Last week I didn’t mention the passing of an NFL icon—Art Modell—because when I reached out to people to get their thoughts, the replies were mostly negative. Not unprintable, per se, but in poor taste considering the man was dead. The reactions to Steve Sabol’s death were the opposite: the NFL Films president was beloved.
Sabol and his father, the founder of NFL Films, are largely responsible for so many football-viewing aspects we take for granted today: slow-motion and reverse angle replays, setting highlights to music, microphones on the field, blooper reels, and more. You didn’t need to see the television to know it was an NFL Films production. The music was powerful and recognizable enough. Sabol won 35 Emmys and is regarded as the greatest storyteller in NFL history. He died on Tuesday after an 18-month battle with brain cancer. He was 69.
LeGrand returns to MetLife Stadium
Far too much coverage was spent on the end of the Giants-Bucs game—when the Bucs knocked Eli Manning to the ground as he took a knee—and not nearly enough was spent on the beginning, when Eric LeGrand was at midfield for the coin toss. He wore his No. 52 Bucs jersey and was cheered by the New York crowd. The game took place at MetLife Stadium, which is where LeGrand was paralyzed. After the game, LeGrand tweeted: “I have been back to MetLife Stadium a few times but today I got to realize where I went down, can’t wait to go to that spot and walk away.”
Officiating the officials
After the replacement referees seemed to do a decent job in Week 1, last weekend brought a lot more controversy. The problems started before the first kickoff on Sunday, as news broke of the ridiculous but true story of an official being pulled from the Saints-Panthers game because the NFL discovered he was a Saints fan. Naturally, they found the incriminating evidence on Facebook.
As for the refs who were allowed to work, the results were mixed at best. The consensus among players, coaches, and fans was that too many flags were being thrown, particularly for pass interference (even on the offense). Anecdotal evidence is trumped by the raw numbers, however, which show the average number of penalties per game is down from 15.2 last season to 14.7. Of course that does not mean the refs are doing just as good a job as the locked-out officials. They might be calling bogus penalties while missing obvious infractions. But we do know they aren’t throwing any more flags than normal.
We shouldn’t be discussing any of this. Roger Goodell needs to get the more experienced refs back on the field immediately. But again, Goodell doesn’t really care about the health of his players or the integrity of the game, only the appearance of these things. The Thursday night games throughout the season—in addition to being annoying for various gambling pools—prove he values dollars over safety. Baltimore, for example, opened the season on a Monday and has a Thursday game in Week 4. Four games in 18 days doesn’t give the players the necessary recovery time.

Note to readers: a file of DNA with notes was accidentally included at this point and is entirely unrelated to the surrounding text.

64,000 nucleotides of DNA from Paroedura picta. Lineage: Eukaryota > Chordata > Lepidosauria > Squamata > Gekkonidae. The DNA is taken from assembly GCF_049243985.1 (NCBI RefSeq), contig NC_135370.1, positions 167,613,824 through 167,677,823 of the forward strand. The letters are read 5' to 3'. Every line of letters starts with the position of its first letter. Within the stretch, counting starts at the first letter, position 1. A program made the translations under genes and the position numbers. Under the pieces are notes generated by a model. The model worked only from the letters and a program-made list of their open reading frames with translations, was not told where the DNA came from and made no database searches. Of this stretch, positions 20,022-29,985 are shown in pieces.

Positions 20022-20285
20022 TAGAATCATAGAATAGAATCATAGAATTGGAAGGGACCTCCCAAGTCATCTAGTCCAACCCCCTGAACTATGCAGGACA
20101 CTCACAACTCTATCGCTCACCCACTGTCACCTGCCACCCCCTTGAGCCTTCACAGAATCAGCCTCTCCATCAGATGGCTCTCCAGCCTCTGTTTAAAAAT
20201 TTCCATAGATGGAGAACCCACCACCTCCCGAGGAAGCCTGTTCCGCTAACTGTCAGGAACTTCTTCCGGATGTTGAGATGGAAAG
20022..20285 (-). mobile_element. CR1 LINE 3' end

Fly like an eagle: the wrong way
Maybe this isn’t news to you, but did you realize the Philadelphia Eagles logo is the NFL’s only logo that points to the left? Several are directionless (the Cowboys’ star, the Saints’ fleur de leis, the 49ers’ “SF,” to name three), but all others face to the right. You could argue the Bucs’ logo is questionable, since it is a flag that is blowing to the left—but that tells me the flag is moving to the right and therefore taking on headwind. How can a franchise expect to move forward when its mascot is travelling backward? The Falcons’, Ravens’, Seahawks’, and Cardinals’ logos all face or fly to the right.
Video of the Week: The NFL Network’s “He’s a Beast” segment. No other videos were considered. After watching, you’ll see why. Which analyst do you think is most extreme? Michael Irvin and his wide eyes? Marshall Faulk and his creepy wink? Rich Eisen and his facial contortion? “He’s a Beast” makes those discontinued ESPN “C’Mon Man!” segments look like Emmy-worthy television.
Clown of the Week: Santonio Holmes, New York Jets. Just because you are a fan of a team doesn’t mean you have to like all the players. Well, I don’t like Holmes. I’m sick of his first down gesture: extending the ball and then dropping it, even if an official is about to take it from him. In the fourth quarter of Sunday’s game in Pittsburgh, Ike Taylor, who was covering Holmes, fell to the ground after the whistle. Seeing Taylor below him, Holmes locked Taylor’s ankle between his feet, not allowing him to get up.
Fun Factoid: Eli became the first Manning to throw for at least 500 yards in one game when he accumulated 510 against the Bucs. Peyton and Papa Bear never reached the half-century mark.
Fun Factoid No. 2: A league-record 20 NFL teams are 1-1. There are only six undefeated teams, a record low since the NFL expanded to 30 teams in 1995.
Tweet of the Week: “It’s sad how Wile E. Coyote is remembered 4 his crappy ACME gadgets, and not 4 his brilliantly realistic paintings of tunnels. #PoWwWwW”
—@BrandonSpikes55 (Brandon Spikes), New England Patriots linebacker
Best Bets: Survivor: Saints ((already took: Patriots (hey, I get a buyback, right?), Bears)); against the spread: Jets -2.5 (season record: 1-1)
3 thoughts on “NFL Week 3 Preview”
Your Santonio Holmes description reminds me a lot of Jermichael Finley for the Pack. Just always looking to start shit…plus Finley drops a lot of balls.
I think that may be the greatest tweet any athlete has ever made. I am honestly jealous that I did not come up with it and disappointed that I never gave Wile E. his due
Rob: I didn’t know about Finley, possibly because he’s in a good environment where other guys can keep him in line. It is one thing to bring in a clown if you’re the Pack or Pats; the Jets don’t have that same aura.
Griff: Isn’t it? Unbelievable. Brandon Spikes: genius.